Studies evaluate effectiveness of IVIG, glucocorticoids for MIS-C
medwireNews: Two real-world studies published in The New England Journal of Medicine draw conflicting conclusions on the effectiveness of treatment regimens involving intravenous immunoglobulin (IVIG) and glucocorticoids for the treatment of multisystem inflammatory disease in children (MIS-C).
“Since the sudden emergence of [MIS-C] in April 2020 as a novel and severe presentation of coronavirus disease 2019 (Covid-19), nearly 4000 cases of MIS-C and 35 deaths have been reported in the United States and many more internationally,” says Roberta DeBiasi (Children’s National Hospital and Research Institute, Washington, DC, USA) in an editorial accompanying publication of the studies.
She adds that while “experts [have] achieved consensus about diagnostic criteria and the need to induce rapid immunomodulation aimed at limiting the course of the illness,” consensus on “specific immunomodulatory therapies has been more elusive,” with treatment including IVIG, glucocorticoids, and biologics “in various combinations, depending on the treating center.”
In the first study, the Overcoming COVID-19 investigators analyzed data from 103 patients with MIS-C who were given initial treatment with IVIG plus glucocorticoids at one of 58 US hospitals between March and October 2020, and the same number of propensity score-matched patients who were initially treated with IVIG alone. Patients were aged a median of approximately 8 years, and more than three-quarters had no pre-existing conditions.
In all, 17% of patients in the combination therapy group and 31% of those given IVIG alone experienced the composite endpoint of cardiac dysfunction on or after day 2, translating into a significant 44% reduced risk with the combination.
When components of the composite endpoint were considered separately, rates of left ventricular dysfunction (8 vs 17%) and shock resulting in the use of vasopressors (13 vs 24%) were significantly lower in the IVIG plus glucocorticoids group compared with the IVIG only group. Rates of adjunctive therapy use were also significantly lower in the combination group (34 vs 70%).
On the other hand, Adrienne Randolph (Boston Children’s Hospital, Massachusetts, USA) and co-investigators report that rates of persistent or recurrent fever and length of stay in the intensive care unit “were not clearly lower” among patients given IVIG plus glucocorticoids versus IVIG alone.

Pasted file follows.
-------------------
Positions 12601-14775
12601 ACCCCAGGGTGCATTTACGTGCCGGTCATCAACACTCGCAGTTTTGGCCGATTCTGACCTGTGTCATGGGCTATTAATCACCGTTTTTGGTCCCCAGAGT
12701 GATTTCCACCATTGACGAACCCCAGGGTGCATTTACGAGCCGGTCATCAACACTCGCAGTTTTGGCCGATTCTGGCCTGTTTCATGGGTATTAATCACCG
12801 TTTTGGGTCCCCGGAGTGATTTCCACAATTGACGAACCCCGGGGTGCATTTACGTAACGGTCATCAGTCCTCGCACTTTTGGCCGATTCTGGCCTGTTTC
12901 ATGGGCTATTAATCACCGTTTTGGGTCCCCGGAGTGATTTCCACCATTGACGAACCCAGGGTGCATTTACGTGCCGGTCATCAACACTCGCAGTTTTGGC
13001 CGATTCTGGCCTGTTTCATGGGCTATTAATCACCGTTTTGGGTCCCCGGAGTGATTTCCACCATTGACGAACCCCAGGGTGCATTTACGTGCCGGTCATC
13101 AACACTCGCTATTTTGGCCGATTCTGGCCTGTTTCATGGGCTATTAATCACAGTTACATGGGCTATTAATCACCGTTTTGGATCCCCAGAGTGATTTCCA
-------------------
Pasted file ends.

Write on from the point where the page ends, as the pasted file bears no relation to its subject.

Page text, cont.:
They conclude: “Until published data that define best practices are available, these data provide clinicians with additional evidence to guide treatment for MIS-C.”
In contrast to the Overcoming COVID-19 results, the authors of the second study found “no evidence that recovery from MIS-C differed” after initial treatment with IVIG plus glucocorticoids or either therapy alone.
Michael Levin (Imperial College London, UK) and colleagues from the BATS group evaluated the outcomes of 614 children with confirmed or suspected MIS-C who were treated at 81 hospitals across 34 countries in June 2020–February 2021. Patients received initial treatment with IVIG (n=246), glucocorticoids (n=99), a combination of both (n=208), other immunomodulators (n=22), or no immune-modulatory treatment (n=39).
The team reports that rates of the composite outcome of inotropic support or mechanical ventilation on day 2 or later or death were not significantly different among patients treated with IVIG plus glucocorticoids versus IVIG alone, nor among those given glucocorticoids versus IVIG, in a weighted analysis. Rates of this outcome in the combination, IVIG-only, and glucocorticoid-only groups were 31.1%, 20.9%, and 20.5%, respectively.
Similarly, Levin and team say that rates of the second primary outcome – reduction in disease severity as measured on an ordinal scale – were comparable in the three groups, as was the time to reduction in disease activity.
Editorialist Roberta DeBiasi asks: “What are possible reasons for these apparently disparate results and what do they mean for clinicians who are treating a critically ill child with MIS-C?”
She points out that the Overcoming COVID-19 and BATS cohorts “represent different patient populations” that could influence the response to immunomodulation, and discusses the possibility that “the dysregulated hyperimmune response of MIS-C could vary or change” according to the strain of SARS-CoV-2, given the difference in timing between the two studies.
And DeBiasi adds that “[s]ystematic and comprehensive long-term follow-up” for cardiac and noncardiac outcomes is needed to understand the long-term impact of different immunomodulatory therapies in patients with MIS-C.
medwireNews is an independent medical news service provided by Springer Healthcare Ltd. © 2021 Springer Healthcare Ltd, part of the Springer Nature Group
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